The majority of patients with metastatic castration-resistant prostate cancer (mCRPC) will have disease progression of a uniformly fatal disease. mCRPC is driven by both activated androgen receptors and elevated intratumoural androgens; however, the current standard of care is therapy that targets a single androgen signalling mechanism. We aimed to investigate the combination treatment using apalutamide plus abiraterone acetate, each of which suppresses the androgen signalling axis in a different way, versus standard care in mCRPC.
ACIS was a randomised, placebo-controlled, double-blind, phase 3 study done at 167 hospitals in 17 countries in the USA, Canada, Mexico, Europe, the Asia-Pacific region, Africa, and South America. We included chemotherapy-naive men (aged ≥18 years) with mCRPC who had not been previously treated with androgen biosynthesis signalling inhibitors and were receiving ongoing androgen deprivation therapy, with an Eastern Cooperative Oncology Group (ECOG) performance status of 0 or 1, and a Brief Pain Inventory-Short Form question 3 (ie, worst pain in the past 24 h) score of 3 or lower. Patients were randomly assigned (1:1) via a centralised interactive web response system with a permuted block randomisation scheme (block size 4) to oral apalutamide 240 mg once daily plus oral abiraterone acetate 1000 mg once daily and oral prednisone 5 mg twice daily (apalutamide plus abiraterone-prednisone group) or placebo plus abiraterone acetate and prednisone (abiraterone-prednisone group), in 28-day treatment cycles. Randomisation was stratified by presence or absence of visceral metastases, ECOG performance status, and geographical region. Patients, the investigators, study team, and the sponsor were masked to group assignments. An independent data-monitoring committee continually monitored data to ensure ongoing patient safety, and reviewed efficacy data. The primary endpoint was radiographic progression-free survival assessed in the intention-to-treat population. Safety was reported for all patients who received at least one dose of study drug. This study is completed and no longer recruiting and is registered with ClinicalTrials.gov, number NCT02257736.
982 men were enrolled and randomly assigned from Dec 10, 2014 to Aug 30, 2016 (492 to apalutamide plus abiraterone-prednisone; 490 to abiraterone-prednisone). At the primary analysis (median follow-up 25·7 months [IQR 23·0-28·9]), median radiographic progression-free survival was 22·6 months (95% CI 19·4-27·4) in the apalutamide plus abiraterone-prednisone group versus 16·6 months (13·9-19·3) in the abiraterone-prednisone group (hazard ratio [HR] 0·69, 95% CI 0·58-0·83; p<0·0001). At the updated analysis (final analysis for overall survival; median follow-up 54·8 months [IQR 51·5-58·4]), median radiographic progression-free survival was 24·0 months (95% CI 19·7-27·5) versus 16·6 months (13·9-19·3; HR 0·70, 95% CI 0·60-0·83; p<0·0001). The most common grade 3-4 treatment-emergent adverse event was hypertension (82 [17%] of 490 patients receiving apalutamide plus abiraterone-prednisone and 49 [10%] of 489 receiving abiraterone-prednisone). Serious treatment-emergent adverse events occurred in 195 (40%) patients receiving apalutamide plus abiraterone-prednisone and 181 (37%) patients receiving abiraterone-prednisone. Drug-related treatment-emergent adverse events with fatal outcomes occurred in three (1%) patients in the apalutamide plus abiraterone-prednisone group (2 pulmonary embolism, 1 cardiac failure) and five (1%) patients in the abiraterone-prednisone group (1 cardiac failure and 1 cardiac arrest, 1 mesenteric arterial occlusion, 1 seizure, and 1 sudden death).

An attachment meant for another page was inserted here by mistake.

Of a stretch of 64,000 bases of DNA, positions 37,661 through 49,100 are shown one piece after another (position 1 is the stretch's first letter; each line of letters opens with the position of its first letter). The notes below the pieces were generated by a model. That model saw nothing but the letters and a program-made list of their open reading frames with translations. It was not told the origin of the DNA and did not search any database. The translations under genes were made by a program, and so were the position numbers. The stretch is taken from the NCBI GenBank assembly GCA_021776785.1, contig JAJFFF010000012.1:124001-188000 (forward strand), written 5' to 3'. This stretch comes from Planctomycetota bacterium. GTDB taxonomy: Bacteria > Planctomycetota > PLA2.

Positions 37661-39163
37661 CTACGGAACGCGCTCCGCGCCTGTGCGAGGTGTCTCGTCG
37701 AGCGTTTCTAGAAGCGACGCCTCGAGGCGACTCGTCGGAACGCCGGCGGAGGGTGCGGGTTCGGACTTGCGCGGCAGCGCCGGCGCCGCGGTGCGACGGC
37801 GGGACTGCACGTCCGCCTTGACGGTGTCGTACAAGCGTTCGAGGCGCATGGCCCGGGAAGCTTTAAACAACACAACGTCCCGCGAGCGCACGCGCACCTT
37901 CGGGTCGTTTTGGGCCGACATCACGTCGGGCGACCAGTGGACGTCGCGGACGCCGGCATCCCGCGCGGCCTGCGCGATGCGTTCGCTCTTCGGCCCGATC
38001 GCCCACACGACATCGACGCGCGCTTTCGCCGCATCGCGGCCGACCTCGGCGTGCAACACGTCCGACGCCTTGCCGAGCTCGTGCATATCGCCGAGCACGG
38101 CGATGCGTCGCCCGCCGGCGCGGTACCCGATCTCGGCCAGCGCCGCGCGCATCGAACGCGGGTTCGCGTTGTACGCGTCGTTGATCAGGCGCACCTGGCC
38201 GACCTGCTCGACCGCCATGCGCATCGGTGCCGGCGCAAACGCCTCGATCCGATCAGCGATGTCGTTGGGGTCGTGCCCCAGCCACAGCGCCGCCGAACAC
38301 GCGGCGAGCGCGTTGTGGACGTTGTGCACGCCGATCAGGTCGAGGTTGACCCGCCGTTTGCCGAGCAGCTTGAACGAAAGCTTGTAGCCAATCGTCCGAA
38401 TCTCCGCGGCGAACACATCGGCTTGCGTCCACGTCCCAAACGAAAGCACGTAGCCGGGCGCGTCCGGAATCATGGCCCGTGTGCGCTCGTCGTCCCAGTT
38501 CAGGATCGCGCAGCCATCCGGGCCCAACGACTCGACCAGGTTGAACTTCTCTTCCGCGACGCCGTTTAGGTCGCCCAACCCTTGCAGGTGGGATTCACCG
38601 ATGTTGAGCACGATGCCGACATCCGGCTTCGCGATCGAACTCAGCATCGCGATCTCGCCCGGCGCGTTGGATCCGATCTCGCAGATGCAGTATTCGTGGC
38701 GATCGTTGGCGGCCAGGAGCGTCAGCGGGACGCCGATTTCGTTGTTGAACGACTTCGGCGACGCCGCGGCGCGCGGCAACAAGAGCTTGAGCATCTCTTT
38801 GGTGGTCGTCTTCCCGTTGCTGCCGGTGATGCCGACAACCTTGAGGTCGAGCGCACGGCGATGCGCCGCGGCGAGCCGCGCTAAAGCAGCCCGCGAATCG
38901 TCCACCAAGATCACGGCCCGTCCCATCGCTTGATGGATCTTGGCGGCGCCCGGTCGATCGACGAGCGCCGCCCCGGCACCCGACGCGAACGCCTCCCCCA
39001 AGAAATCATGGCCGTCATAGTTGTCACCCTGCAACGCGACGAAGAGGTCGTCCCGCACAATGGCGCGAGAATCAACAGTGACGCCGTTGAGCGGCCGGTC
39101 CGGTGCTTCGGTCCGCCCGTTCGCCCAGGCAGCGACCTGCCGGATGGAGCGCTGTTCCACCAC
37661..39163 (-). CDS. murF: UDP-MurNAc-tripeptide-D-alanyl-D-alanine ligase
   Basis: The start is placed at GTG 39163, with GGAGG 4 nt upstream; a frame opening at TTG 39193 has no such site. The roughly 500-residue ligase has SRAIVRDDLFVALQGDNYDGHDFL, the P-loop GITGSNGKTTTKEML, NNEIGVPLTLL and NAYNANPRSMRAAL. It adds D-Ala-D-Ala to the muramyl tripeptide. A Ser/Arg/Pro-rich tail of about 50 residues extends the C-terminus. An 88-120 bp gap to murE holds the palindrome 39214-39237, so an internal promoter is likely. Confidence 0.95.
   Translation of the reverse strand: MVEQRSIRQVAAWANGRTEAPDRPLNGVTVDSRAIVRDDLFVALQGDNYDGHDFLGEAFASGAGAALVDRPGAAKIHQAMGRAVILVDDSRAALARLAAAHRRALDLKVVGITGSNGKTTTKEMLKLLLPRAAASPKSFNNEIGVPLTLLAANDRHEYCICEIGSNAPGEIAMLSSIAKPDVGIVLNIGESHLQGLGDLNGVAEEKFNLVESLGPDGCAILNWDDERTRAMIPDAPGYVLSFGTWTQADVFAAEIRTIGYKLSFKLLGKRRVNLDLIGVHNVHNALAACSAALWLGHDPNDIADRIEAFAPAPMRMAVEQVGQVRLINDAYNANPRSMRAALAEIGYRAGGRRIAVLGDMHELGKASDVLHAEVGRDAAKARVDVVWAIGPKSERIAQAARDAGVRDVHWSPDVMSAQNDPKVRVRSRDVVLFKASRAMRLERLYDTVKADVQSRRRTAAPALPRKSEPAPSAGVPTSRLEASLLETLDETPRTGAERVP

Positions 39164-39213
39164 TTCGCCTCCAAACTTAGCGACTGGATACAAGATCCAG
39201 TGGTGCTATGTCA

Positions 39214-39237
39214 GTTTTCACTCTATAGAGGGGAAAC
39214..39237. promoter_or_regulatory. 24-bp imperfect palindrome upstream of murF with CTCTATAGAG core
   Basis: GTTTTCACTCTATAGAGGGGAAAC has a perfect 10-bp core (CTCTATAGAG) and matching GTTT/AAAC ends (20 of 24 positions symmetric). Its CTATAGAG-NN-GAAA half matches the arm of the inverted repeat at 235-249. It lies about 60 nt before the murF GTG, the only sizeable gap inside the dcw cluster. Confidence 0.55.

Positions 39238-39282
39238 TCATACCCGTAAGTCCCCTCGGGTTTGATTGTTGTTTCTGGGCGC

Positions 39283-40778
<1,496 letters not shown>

Despite the use of an active and established therapy as the comparator, apalutamide plus abiraterone-prednisone improved radiographic progression-free survival. Additional studies to identify subgroups of patients who might benefit the most from combination therapy are needed to further refine the treatment of mCRPC.
Janssen Research & Development.
The Lancet. Oncology. 2021 Sep 30 [Epub ahead of print]
Fred Saad, Eleni Efstathiou, Gerhardt Attard, Thomas W Flaig, Fabio Franke, Oscar B Goodman, Stéphane Oudard, Thomas Steuber, Hiroyoshi Suzuki, Daphne Wu, Kesav Yeruva, Peter De Porre, Sabine Brookman-May, Susan Li, Jinhui Li, Shibu Thomas, Katherine B Bevans, Suneel D Mundle, Sharon A McCarthy, Dana E Rathkopf, ACIS Investigators
Centre Hospitalier de l'Université de Montréal, Université de Montréal, Montréal, QC, Canada. Electronic address: ., Athens Medical Center, Dept of GU Oncology, Athens, Greece., University College London, London, UK., University of Colorado Cancer Center, Aurora, CO, USA., ONCOSITE, Hospital Unimed Noroeste, Ijuí, Brazil., Comprehensive Cancer Centers of Nevada, US Oncology Network, Las Vegas, NV, USA., Georges Pompidou Hospital, University of Paris, Paris, France., Martini-Klinik Prostate Cancer Center, University Hospital Hamburg-Eppendorf, Hamburg, Germany., Toho University Sakura Medical Center, Chiba, Japan., Janssen Research & Development, Los Angeles, CA, USA., Janssen Research & Development, Beerse, Belgium., Janssen Research & Development, Los Angeles, CA, USA; Ludwig Maximilians University, Munich, Germany., Janssen Research & Development, Spring House, PA, USA., Janssen Research & Development, San Diego, CA, USA., Janssen Global Services, Horsham, PA, USA., Janssen Research & Development, Raritan, NJ, USA., Memorial Sloan Kettering Cancer Center and Weill Cornell Medicine, New York, NY, USA.